/ket"euhr ing/, n.1. Charles Franklin, 1876-1958, U.S. engineer and inventor.2. a city in SW Ohio. 61,186.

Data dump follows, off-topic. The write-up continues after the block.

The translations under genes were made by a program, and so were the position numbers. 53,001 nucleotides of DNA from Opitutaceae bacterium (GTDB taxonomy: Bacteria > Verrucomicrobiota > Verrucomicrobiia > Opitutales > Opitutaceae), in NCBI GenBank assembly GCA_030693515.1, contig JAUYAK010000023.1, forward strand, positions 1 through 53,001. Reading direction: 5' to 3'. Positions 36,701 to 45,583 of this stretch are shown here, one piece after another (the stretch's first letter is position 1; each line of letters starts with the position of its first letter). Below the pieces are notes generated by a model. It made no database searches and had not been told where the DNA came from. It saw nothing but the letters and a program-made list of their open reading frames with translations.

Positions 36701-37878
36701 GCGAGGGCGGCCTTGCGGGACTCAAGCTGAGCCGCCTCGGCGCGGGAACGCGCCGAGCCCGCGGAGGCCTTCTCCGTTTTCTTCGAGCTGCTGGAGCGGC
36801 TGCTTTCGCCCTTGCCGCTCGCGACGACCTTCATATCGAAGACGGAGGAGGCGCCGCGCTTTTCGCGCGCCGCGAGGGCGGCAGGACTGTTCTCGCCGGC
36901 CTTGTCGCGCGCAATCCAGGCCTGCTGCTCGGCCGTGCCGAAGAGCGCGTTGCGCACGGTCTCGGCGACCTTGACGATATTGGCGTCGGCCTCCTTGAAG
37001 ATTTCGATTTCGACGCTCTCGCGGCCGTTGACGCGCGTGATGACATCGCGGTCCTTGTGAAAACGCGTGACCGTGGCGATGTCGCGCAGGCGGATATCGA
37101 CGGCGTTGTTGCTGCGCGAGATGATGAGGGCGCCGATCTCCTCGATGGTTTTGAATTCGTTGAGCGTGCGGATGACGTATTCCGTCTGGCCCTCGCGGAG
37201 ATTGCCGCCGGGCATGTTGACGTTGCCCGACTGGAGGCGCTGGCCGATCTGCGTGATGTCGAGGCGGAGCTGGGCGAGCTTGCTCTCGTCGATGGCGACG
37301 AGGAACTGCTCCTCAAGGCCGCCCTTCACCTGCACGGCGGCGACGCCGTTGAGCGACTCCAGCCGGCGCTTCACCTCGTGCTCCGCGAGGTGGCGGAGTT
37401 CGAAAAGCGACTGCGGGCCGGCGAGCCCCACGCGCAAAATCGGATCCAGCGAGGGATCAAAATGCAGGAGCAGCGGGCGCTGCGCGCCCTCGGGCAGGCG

* * *town and borough (district), administrative and historic county of Northamptonshire, England. From the 17th century Kettering was a centre for the production of woolen cloth, and later of silk and plush. Since the Industrial Revolution, however, the town has been associated, like all its Northamptonshire neighbours, with leatherworking and the footwear industry. As the latter declined, Kettering sought more modern industries, competing since 1950 against Corby, a designated new town only 8 miles (13 km) away, for which Kettering serves as the railhead. Kettering has remained a prosperous town, with good road as well as rail connections. The borough also includes the towns of Desborough and Rothwell and a mainly rural area stretching north to the border of Leicestershire. Area borough, 90 square miles (234 square km). Pop. (2001) town, 51,063; district, 81,842.city, Montgomery county, southwestern Ohio, U.S. It lies immediately south of Dayton, in the Miami River valley. Stone quarries first attracted settlers to the site, which was organized in 1841 as Van Buren township. In 1952 it was incorporated as a village and renamed for the industrial scientist Charles F. Kettering, a resident of the community. Although the city is mainly residential, there has been planned industrial development, including testing laboratories and the manufacture of electric motors and generators, precision tools, automotive and aircraft accessories, and building materials. In the city are the Kettering College of Medical Arts (1967) and the Charles F. Kettering Memorial Hospital, known for its medical research facilities. Inc. city, 1955. Pop. (2000) 57,502; (2005 est.) 55,481.
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